In 2005, the Mass General Integrated Care Management Program was one of six demonstration projects selected by the Centers for Medicare and Medicaid Services (CMS) to lead the way in shaping a new model of care that might help improve the health of the sickest 15 percent of Medicare patients, who account for more than 75 percent of the nation's health care costs.
Now in its fifth year, independent evaluation has found that the program has demonstrated substantial success in improving care for thousands of its sickest patients – reducing hospitalization, emergency room visits and mortality rates, among other achievements – while reducing Medicare costs by as much as 7 percent.
The program has achieved its success through nurse case managers, who act as the point of access to care for each patient. These nurse case managers work closely with patients and their loved ones, serving as liaisons between the patient and other members of the care team, monitoring the patient's health needs with home visits, office appointments and phone calls, and responding to those needs through customized health care plans and input from the program's other staff, including social workers, pharmacists and community resource specialists.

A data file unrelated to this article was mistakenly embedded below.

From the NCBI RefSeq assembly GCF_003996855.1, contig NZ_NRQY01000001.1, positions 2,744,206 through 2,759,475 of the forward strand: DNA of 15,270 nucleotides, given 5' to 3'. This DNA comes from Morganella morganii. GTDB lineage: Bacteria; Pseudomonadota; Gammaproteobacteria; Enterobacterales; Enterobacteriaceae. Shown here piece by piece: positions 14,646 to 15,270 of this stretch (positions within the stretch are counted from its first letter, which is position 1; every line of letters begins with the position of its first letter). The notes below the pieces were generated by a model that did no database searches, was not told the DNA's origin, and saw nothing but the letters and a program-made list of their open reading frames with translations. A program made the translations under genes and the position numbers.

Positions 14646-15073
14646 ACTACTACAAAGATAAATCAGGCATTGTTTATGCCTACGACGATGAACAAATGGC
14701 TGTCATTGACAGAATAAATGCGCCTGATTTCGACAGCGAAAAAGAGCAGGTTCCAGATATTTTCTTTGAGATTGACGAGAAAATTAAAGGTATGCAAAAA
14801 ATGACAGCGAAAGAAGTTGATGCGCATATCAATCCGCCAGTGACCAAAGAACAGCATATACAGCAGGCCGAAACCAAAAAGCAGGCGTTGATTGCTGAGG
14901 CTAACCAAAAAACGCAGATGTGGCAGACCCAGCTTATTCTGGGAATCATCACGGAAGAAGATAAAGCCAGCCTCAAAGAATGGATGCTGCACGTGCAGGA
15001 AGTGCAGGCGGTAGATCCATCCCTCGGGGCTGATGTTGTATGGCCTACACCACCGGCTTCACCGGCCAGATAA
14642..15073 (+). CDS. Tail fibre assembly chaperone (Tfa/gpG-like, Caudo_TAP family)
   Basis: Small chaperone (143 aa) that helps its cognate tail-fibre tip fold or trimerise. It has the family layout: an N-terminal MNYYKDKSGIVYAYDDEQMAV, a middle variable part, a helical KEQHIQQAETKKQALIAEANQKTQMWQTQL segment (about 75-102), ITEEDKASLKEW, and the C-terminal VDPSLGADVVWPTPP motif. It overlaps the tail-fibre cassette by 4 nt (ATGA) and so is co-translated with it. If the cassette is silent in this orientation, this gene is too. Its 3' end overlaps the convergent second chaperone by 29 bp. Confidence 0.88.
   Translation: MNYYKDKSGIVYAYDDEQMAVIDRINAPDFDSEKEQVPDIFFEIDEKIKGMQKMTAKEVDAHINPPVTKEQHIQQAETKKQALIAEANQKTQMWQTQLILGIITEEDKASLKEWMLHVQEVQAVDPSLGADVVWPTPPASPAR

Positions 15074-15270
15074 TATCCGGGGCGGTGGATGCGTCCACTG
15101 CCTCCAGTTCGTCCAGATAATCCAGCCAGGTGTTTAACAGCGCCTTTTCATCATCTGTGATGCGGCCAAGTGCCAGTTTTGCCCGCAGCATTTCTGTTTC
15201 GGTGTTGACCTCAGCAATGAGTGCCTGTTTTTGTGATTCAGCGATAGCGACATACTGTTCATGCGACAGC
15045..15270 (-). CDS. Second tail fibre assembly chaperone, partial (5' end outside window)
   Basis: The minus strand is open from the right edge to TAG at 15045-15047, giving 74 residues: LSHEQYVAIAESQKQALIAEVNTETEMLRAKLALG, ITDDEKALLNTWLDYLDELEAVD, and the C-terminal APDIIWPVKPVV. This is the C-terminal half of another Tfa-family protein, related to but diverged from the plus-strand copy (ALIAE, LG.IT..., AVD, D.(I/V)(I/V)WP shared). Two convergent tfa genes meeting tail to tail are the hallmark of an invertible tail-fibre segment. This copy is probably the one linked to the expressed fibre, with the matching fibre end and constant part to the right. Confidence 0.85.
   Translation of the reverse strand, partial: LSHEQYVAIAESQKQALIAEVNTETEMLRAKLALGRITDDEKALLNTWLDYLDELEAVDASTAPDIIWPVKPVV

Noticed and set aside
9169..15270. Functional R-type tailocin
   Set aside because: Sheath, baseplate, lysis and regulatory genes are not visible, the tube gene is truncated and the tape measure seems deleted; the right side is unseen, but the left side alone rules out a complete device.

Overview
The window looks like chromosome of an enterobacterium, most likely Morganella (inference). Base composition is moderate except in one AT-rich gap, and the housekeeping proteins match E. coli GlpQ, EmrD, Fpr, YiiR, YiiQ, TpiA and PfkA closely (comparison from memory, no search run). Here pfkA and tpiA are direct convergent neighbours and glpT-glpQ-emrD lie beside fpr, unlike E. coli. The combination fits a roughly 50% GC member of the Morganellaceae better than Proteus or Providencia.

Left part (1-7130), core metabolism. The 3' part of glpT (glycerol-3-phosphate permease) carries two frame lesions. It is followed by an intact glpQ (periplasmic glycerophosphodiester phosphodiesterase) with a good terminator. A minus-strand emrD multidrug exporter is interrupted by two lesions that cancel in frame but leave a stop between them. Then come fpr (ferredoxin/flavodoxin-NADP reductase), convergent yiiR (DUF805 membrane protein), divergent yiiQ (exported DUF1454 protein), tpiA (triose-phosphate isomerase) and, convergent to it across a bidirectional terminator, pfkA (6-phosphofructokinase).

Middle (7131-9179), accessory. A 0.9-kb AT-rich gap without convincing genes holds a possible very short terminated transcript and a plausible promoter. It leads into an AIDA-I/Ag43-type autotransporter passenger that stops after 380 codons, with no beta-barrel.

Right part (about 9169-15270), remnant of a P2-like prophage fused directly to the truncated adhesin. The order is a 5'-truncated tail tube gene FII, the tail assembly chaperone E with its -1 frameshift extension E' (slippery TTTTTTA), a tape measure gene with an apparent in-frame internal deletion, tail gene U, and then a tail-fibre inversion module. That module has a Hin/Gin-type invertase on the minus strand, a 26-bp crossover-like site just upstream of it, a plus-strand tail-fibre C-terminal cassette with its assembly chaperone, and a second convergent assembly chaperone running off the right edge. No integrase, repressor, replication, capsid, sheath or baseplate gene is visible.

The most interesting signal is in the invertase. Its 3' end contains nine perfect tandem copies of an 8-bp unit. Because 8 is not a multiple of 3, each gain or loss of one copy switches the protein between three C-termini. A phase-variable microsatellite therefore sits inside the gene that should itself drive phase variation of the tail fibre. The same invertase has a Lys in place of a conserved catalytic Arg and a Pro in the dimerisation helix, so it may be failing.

The Mass General Care Management Program was launched in August 2006 with 2,500 high-risk Medicare patients. In 2009, because of its preliminary success, the hospital was granted an extension to continue the program for another three years, and approximately 750 new patients were added. The program also has been expanded to two other Partners HealthCare institutions: Brigham and Women's Hospital and the North Shore Medical Center, and is estimated to increase to about 8,300 total patients across all three sites.
The program at Mass General is led by Gregg Meyer, MD, senior vice president for the MGH/MGPO Center for Quality and Safety; Tim Ferris, MD, MPH, medical director of the MGPO; and Eric Weil, MD, associate chief for Clinical Affairs for the MGH General Medicine Unit and MGPO associate medical director for Primary Care.
Learn more about the CMS Demo project:
For media requests, contact the Public Affairs Office.